Secretary for Transport and Public Works Lau Si Io pledged Thursday that the government will listen to public opinion when the process of amending the city’s three-decade-old setback regulation begins, which he indicated would happen sometime next year.
Speaking to reporters on the sidelines of a regular meeting of the Science and Technology Committee at the Macau World Trade Centre in Nape, Lau said the government planned to propose amendments to the Urban Construction General Regulation (RGCU) to the legislature early next year, adding that the proposed amendments will mainly focus on the regulation’s administrative aspects.
According to the Lands, Public Works and Transport Bureau (DSSOPT), this includes simplifying administrative procedures and changing stipulations regarding illegal constructions and penalties.
Lau also said that after the process is finished, the government would deal with the regulation’s technical aspects, including stipulations about the city’s setback rule.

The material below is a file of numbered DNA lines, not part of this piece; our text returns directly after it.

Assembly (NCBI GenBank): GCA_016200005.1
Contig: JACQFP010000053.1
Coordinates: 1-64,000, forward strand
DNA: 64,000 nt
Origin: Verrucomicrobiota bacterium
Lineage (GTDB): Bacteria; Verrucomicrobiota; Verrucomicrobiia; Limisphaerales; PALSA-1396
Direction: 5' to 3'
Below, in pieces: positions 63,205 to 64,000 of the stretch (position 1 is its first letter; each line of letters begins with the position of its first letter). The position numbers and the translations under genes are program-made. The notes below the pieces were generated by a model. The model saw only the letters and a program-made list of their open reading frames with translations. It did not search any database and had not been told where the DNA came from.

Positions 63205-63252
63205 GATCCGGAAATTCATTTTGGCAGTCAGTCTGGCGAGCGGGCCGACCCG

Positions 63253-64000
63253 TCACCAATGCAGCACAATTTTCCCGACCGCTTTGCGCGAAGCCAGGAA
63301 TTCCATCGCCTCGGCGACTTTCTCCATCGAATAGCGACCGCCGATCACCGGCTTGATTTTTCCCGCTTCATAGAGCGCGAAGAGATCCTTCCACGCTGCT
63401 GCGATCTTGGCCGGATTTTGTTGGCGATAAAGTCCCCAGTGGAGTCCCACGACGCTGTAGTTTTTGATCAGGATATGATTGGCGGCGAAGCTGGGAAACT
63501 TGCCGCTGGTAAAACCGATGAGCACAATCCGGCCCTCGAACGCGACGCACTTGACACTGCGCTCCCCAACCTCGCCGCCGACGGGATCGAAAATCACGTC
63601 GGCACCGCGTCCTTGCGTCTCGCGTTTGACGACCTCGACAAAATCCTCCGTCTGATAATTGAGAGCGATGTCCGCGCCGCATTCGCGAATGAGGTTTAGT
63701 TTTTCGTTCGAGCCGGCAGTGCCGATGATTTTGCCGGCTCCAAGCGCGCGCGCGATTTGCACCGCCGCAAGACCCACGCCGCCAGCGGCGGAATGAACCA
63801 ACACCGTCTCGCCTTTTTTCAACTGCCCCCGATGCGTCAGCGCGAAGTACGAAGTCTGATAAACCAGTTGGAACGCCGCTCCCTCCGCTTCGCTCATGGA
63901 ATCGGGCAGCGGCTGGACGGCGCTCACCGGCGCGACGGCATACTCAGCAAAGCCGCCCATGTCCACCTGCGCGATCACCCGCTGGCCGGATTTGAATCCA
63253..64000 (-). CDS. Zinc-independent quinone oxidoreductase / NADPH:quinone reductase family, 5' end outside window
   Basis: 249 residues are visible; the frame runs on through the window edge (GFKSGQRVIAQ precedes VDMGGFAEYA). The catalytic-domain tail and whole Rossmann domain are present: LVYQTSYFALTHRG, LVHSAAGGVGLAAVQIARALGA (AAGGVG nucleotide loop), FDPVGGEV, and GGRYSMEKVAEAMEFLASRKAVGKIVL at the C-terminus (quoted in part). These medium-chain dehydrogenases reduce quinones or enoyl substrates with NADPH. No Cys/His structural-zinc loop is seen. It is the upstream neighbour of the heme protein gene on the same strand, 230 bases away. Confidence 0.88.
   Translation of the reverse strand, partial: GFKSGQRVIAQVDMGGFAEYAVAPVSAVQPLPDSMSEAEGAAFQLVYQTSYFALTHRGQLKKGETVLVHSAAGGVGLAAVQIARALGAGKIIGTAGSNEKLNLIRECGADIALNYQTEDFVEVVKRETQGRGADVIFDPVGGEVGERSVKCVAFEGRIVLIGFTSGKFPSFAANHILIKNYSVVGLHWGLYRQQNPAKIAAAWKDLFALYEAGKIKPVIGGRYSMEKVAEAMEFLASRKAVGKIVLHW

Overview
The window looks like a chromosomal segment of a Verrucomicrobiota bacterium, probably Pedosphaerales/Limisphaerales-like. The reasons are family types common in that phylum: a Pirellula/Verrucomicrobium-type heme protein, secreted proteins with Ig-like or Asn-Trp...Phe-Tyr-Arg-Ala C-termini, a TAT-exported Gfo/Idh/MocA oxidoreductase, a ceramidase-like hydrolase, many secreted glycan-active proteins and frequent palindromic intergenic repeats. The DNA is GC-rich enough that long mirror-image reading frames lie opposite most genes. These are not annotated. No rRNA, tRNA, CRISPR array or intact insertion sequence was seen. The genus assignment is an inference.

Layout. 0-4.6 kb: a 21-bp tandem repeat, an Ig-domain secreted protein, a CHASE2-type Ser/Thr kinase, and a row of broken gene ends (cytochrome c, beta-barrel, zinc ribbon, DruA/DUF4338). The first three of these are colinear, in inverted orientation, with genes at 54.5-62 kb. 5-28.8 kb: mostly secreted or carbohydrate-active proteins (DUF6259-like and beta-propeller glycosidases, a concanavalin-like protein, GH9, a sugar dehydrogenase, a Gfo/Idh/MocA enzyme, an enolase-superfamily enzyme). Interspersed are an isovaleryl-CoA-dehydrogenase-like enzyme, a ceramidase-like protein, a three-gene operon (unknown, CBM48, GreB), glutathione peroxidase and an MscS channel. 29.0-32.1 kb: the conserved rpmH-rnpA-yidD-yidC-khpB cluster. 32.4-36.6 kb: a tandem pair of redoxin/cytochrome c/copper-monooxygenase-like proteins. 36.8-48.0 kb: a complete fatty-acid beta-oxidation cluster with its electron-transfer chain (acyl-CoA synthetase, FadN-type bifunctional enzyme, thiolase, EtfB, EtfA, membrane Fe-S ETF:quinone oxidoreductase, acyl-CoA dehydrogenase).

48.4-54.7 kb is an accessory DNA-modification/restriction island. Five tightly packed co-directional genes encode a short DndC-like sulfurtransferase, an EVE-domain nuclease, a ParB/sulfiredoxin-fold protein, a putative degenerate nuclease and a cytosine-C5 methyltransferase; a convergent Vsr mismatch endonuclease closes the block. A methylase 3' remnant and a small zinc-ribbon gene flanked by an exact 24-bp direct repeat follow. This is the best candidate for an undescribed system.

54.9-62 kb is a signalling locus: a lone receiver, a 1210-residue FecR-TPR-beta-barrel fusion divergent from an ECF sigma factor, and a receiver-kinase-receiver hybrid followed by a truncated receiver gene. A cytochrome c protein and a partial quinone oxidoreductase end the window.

“Regarding the revision of the the setback regulation, the government will consult the public and listen to their opinions,” Lau said, adding that the government does not simply seek the opinion of the Urban Planning Committee.
Asked by reporters about his future in light of recent media reports that he may be relieved of his position when the next government begins on December 20, Lau simply answered his priority was to continue with what he is doing. He then went into the meeting.
The setback regulation came to public notice when Chief Executive Fernando Chui Sai On indicated during his re-election campaign last month that the government may scrap it. While property developers support this plan, there are concerns among the public that axing the regulation would mean that more and more residents will have the sunlight blocked from their flats.
In land use, a setback is the distance which a building or other structure is set back from a street or road or any other place to ensure their exposure to sunlight. Setbacks are traditionally used to make sure that streets are provided more open space and adequate light and air. Locally, the regulation is popularly known as “shadow law”.(macaunews/macaupost)